‘Hamilton Mixtape’ Builds Upon Greatness
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“Hamilton” creator Lin-Manuel Miranda “is not throwing away his shot.” In fact, he’s taking one more. And the best part of this one is that it’s exposing his revolutionary music to those who might never be able to, or have interest in, seeing his show.
“The Hamilton Mixtape” is a collaboration of many powerhouse pop, hip-hop and R&B singers performing songs from the hit play, “Hamilton,” as well as original songs with certain “Hamilton” themes, such as the racial and xenophobic tensions in our country. It fuses the various popular and current music styles with the booming Broadway sound of “Hamilton.”
Some of the songs from “Hamilton“are perfectly matched with the voice and style of the artist performing them. Usher’s performance of “Wait for It,” Andra Day’s “Burn” and Jimmy Fallon and the Roots’ “You’ll Be Back” make for great alternatives to the Broadway version.
There are also many original songs on the “Mixtape” that discuss current events and important political problems such as the racial stereotyping and the fear of outsiders in the United States. “My Shot (Rise Up Remix),” performed by the Roots featuring Busta Rhymes, Joell Ortiz and Nate Ruess, talks about growing up poor and constantly being stereotyped as an African-American. “Wrote My Way Out,” performed by Nas, Dave East, Lin-Manuel Miranda, and Aloe Blacc, and “Immigrants (We Get The Job Done)” performed by K’Naan, Snow Tha Product, Ruiz MC and Residente, take two of the most recognizable “Hamilton” lyrics and turn them into a song, both entertaining and eye-opening.
There are also some good remixes and freestyles on this mixtape that act as interludes. “An Open Letter” by Watsky featuring Shockwave, “Take a Break (Interlude)” by !llmind’s contributions and “Stay Alive” by J. Period and Stro Elliot put fun twists on some of the music from Hamilton by speeding up the pace and inserting cool beats that work well with the original song.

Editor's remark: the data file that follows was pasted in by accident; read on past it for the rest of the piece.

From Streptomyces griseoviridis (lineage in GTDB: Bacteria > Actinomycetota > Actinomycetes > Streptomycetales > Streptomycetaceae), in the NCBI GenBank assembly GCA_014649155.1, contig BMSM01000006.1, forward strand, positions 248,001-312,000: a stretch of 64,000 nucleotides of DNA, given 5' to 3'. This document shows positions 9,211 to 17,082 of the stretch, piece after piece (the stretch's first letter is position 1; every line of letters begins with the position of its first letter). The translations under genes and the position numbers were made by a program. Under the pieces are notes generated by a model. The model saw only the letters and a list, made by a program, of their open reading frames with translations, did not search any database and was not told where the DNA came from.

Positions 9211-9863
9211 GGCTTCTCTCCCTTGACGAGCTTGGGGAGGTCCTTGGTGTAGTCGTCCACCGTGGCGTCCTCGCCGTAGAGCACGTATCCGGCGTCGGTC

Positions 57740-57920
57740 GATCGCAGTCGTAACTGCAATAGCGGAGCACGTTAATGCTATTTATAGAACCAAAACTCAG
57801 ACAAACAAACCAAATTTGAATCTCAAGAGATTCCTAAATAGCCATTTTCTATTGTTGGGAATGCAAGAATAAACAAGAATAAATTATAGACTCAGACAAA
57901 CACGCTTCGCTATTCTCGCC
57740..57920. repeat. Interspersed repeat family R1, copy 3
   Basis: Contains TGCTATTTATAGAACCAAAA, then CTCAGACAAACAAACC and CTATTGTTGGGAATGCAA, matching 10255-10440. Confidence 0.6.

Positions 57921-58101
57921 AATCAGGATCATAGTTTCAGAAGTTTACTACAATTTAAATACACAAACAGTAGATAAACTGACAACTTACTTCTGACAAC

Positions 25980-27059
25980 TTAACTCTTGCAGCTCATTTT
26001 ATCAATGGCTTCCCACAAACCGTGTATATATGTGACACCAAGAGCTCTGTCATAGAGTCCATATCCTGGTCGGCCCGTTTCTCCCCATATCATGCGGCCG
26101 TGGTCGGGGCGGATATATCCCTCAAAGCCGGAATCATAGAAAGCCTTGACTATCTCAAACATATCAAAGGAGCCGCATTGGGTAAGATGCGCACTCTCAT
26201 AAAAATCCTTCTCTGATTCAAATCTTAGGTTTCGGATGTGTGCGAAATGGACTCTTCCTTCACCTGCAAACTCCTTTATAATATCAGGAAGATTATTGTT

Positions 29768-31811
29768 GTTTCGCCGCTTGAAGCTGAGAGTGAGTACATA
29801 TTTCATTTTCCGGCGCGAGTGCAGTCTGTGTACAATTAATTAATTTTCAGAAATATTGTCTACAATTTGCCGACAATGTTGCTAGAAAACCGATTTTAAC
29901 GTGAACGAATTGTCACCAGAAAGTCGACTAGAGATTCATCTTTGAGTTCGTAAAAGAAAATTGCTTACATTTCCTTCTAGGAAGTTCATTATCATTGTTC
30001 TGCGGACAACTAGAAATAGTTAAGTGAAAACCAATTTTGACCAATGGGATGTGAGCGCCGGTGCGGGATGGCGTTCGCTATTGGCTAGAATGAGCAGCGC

There are some “Hamilton” remake songs on this mixtape, however, that are not nearly as good as the Broadway versions. This could be said for “Satisfied” by Sia featuring Miguel and Queen Latifah and “History Has Its Eyes on You” by John Legend. Sia’s pop voice does not fit the Broadway style of the original “Satisfied,” and Legend’s use of R&B style simply doesn’t work with the serious, dramatic tone of the original song. These songs lack that Broadway boom and power that make the original songs such showstoppers in the first place.
Despite some shortcomings, “The Hamilton Mixtape” is a great example of a group of people coming together to successfully show their appreciation and respect for something that is truly groundbreaking, even if they have chosen to produce them in their own personal style. It is great for both “Hamilton” and non-”Hamilton” fans alike, and for people who want to hear some very big names applying their own personal touch to many of Lin-Manuel Miranda’s musical masterpieces.